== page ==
Back in the '80s, Toyota had a bitchin' little commercial jingle that went something along the lines of, "Oh, What a Feeling. Toyota!" and everyone on screen jumped in glee. This wasn't just for one specific advertisement, either, but a running campaign across every medium imaginable, a bizarre homage to the Reagan era, fully clad in mom jeans and CFC-filled hairspray.
It was the dawn of cable television and everywhere you went, its warm glow seemed to permeate homes with images of Bob Ross painting happy trees, Mighty Max morning cartoons, and pitches for a revolutionary gaming product from some company out of Japan called "Nintendo."
At the time, a war for Japanese legitimacy within the American automotive sector had turned into a full-blown firefight, and in true '80s fashion buyers were being offered some really weird shit. While Nissan was publicly distancing itself from the old Datsun nameplate and Honda was busy developing fuel-injected CRXs, Toyota had been building spin-offs of the Mark II commuter car.
One of these offshoots was classified as the "Cressida," a more luxurious take on the Camry that ultimately didn't sell worth squat due to cannibalization by the Lexus brand and, ultimately, the Camry itself. Just imagine a slightly swankier, rectangularly restyled Camry and you basically have a Cressida. Sure, we also had spinoffs like the Cresta, but I digress; not everyone needs to recall a station wagon that looked like it had been shagged by a damn cinder block.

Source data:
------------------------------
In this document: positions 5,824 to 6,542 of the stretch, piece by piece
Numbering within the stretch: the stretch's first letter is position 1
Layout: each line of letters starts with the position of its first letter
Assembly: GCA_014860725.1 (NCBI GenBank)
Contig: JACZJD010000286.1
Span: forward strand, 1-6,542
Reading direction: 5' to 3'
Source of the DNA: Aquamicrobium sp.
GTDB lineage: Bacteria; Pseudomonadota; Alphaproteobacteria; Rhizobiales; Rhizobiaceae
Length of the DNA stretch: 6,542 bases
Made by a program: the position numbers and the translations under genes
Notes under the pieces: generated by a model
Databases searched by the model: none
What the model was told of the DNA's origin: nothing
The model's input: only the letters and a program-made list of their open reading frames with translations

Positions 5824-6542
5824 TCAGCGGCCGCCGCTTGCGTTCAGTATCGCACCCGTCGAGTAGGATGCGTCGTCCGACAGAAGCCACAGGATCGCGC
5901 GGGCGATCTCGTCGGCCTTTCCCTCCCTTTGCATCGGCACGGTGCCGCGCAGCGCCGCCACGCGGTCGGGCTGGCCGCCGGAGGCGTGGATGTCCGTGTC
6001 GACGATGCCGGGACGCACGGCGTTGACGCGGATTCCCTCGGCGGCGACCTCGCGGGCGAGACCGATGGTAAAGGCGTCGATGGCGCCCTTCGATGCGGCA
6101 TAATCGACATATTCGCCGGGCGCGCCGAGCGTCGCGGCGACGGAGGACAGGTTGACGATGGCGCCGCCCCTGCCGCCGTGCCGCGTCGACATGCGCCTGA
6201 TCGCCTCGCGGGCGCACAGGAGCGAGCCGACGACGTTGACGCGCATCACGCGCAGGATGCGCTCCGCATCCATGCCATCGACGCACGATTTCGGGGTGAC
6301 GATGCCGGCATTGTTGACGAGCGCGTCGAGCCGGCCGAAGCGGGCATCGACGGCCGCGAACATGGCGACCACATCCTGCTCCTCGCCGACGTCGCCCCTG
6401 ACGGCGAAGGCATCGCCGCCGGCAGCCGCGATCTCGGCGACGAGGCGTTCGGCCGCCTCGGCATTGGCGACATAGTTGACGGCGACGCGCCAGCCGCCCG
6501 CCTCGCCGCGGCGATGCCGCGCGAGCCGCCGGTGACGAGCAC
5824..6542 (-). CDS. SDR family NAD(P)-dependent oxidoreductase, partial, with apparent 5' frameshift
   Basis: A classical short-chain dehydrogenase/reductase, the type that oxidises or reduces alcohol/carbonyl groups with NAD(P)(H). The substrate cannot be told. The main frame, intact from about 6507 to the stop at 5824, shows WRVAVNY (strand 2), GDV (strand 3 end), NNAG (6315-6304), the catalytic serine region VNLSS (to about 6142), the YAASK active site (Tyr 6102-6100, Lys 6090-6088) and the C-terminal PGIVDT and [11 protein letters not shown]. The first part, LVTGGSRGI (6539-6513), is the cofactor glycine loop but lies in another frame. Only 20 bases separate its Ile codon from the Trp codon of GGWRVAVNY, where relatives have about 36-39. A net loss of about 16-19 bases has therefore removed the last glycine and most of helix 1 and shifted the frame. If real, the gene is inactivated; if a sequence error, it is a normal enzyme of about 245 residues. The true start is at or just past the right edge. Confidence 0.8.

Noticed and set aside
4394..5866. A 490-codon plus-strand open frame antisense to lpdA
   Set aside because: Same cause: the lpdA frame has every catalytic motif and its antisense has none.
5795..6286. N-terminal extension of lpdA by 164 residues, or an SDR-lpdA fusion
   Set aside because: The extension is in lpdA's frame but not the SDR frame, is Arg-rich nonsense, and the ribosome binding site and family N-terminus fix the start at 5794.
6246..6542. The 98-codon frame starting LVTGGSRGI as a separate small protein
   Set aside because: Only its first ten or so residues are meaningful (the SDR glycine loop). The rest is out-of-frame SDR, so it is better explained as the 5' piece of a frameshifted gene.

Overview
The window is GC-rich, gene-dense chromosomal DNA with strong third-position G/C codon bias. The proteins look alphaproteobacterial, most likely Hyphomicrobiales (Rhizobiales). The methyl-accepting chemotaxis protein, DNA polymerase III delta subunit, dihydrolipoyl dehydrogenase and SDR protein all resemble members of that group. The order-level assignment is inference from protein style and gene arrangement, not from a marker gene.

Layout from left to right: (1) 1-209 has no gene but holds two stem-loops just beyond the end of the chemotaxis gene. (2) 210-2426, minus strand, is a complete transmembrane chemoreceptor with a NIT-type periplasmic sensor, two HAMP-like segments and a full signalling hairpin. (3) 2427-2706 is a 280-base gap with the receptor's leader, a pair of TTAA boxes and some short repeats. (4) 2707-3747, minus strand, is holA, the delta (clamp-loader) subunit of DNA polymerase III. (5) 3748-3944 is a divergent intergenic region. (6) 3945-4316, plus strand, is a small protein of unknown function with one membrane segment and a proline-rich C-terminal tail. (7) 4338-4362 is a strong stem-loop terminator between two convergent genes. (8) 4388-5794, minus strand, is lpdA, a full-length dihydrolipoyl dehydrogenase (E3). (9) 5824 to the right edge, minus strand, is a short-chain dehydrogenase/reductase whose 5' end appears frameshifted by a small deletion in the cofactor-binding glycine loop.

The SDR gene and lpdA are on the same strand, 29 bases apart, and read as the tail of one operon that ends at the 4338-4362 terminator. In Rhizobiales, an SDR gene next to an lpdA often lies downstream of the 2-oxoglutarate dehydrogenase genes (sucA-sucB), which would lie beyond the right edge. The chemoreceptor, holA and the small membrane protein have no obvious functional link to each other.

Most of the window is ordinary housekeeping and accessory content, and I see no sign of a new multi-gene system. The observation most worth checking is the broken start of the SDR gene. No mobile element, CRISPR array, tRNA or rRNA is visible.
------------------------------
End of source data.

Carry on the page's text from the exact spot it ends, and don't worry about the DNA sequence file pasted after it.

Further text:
Propulsion of the Cressida is where things get interesting, though, for it used the same straight-six engine and rear-wheel-drive configuration out of the Toyota Supra, something that surprisingly even came standard in U.S. models. Another revolutionary move for the time was the fact that all versions of the Cressida came standard with A/C, something that was almost unheard of at the time.
Matt Divincenzo (aka Curly) was oblivious to this fact just a mere two years ago, and quite frankly, he didn't really give a damn, either. He had just moved to Chicago and while working at Elevens Paint & Fiber in Arizona, the itch to build the ideal street machine had him suddenly toying with the notion of buying a Scion FR-S.
One day, while at the house of Dan Lynch from Haymaker Industries (the guy behind the SR20-powered Corolla featured in Volume 20, Issue 5), a 1JZ-equipped Cressida with a Chaser front end caught Curly's eye. But what started as a negotiation over the purchasing of the car's AVS 6 Advans turned into the sale of the entire chassis, and within no time, Curly was the owner of one of the first JZ-swapped Cressidas in America.
Swapped eons ago by one of the creators of JZX Project, the boxy little beast had seen various owners and its interior had become ratty as all hell. Fortunately, Dan from Haymaker had acquired the car fully rewired, complete with a big single scroller, AEM brains, a Future manifold, and the rest of the usual suspects. As soon as Curly took ownership of the vehicle, he drove it straight to the shop and started stripping his Toyota down for bodywork.